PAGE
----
Opinion, arguments & analyses from the editors of Scientific American

Is an HPV vaccine for boys cost-effective?


gardasil hpv vaccine boys costAn advisory panel for the U.S. Food and Drug Administration (FDA) recently approved the use of Gardasil, a vaccine for the human papillomavirus (HPV), for use in males. A new study, published yesterday in the British Medical Journal, found, however, that a public health campaign to vaccinate boys—in addition to girls, who have been receiving the vaccine in the U.S. since 2006—would not be cost-effective.

"What our results imply is for the resources expended, there may be better uses and other health interventions that would increase health gains in the population," Jane Kim of the Harvard School of Public Health, and an author of the study, told Reuters.

The vaccine helps to prevent against cervical cancer and genital warts, linked to certain strains of HPV, in females ages nine to 26. By administering it to males (recommended by the FDA panel also for ages nine to 26), proponents of the vaccine argue, it could protect boys and men from rare anal and penile cancers as well as genital warts—and slow the spread of the sexually transmitted disease.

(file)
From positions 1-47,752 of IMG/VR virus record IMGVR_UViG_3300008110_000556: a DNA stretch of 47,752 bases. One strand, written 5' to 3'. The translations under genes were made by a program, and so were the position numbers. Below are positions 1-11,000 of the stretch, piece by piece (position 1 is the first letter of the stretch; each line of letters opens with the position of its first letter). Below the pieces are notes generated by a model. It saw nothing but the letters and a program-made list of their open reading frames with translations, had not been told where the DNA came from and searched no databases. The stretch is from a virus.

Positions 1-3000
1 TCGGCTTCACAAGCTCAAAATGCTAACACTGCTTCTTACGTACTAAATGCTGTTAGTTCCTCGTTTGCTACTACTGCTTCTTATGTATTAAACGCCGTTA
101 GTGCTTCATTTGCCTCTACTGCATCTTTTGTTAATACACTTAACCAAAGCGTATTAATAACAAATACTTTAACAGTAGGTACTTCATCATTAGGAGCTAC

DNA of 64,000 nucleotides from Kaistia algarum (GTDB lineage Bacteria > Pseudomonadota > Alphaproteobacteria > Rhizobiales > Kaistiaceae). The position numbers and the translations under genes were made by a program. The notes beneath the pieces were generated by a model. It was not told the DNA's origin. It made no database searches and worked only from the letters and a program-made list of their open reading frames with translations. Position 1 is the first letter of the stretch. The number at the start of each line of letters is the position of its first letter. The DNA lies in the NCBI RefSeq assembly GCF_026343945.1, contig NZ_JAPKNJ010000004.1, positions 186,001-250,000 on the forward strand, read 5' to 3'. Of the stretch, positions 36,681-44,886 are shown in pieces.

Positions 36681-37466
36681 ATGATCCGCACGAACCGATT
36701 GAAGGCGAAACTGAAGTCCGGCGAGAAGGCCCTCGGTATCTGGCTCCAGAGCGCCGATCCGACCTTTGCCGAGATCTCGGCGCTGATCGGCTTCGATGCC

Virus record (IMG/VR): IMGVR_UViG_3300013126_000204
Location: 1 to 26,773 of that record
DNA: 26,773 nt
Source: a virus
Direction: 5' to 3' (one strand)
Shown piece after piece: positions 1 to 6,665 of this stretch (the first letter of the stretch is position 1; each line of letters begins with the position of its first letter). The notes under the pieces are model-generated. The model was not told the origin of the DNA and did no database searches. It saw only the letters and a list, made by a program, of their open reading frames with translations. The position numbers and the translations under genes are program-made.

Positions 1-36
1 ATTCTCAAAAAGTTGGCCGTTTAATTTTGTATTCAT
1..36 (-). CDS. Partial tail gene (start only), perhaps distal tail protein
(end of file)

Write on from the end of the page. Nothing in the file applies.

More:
Clinical trials have shown the vaccine to be both safe and effective in males. But, as Kim told Reuters, "Even though it might be beneficial, whether or not the benefits are worth the investment is what we sought to evaluate." Their calculations, based on trial data, health care and awareness campaign costs, as well as quality of life figures, found that the cost of launching a massive public health campaign to reach just as many boys as girls outweighed the economic benefits.

The cost-effectiveness of vaccinating boys, however, might prove to be better, Kim noted, if less than three quarters of girls get the vaccine. "If coverage in girls ends up being low," she told Reuters, "vaccinating boys became much more attractive." The authors also noted that their findings need not weight into the FDA's decision to approve the drug or a family's decision to have their son vaccinated.

Merck, which makes the vaccine, stands to earn an additional $300 million a year if the vaccine is extended to boys, Forbes reported last month.

Image courtesy of Wikimedia Commons/Jan Christian

The views expressed are those of the author and are not necessarily those of Scientific American.

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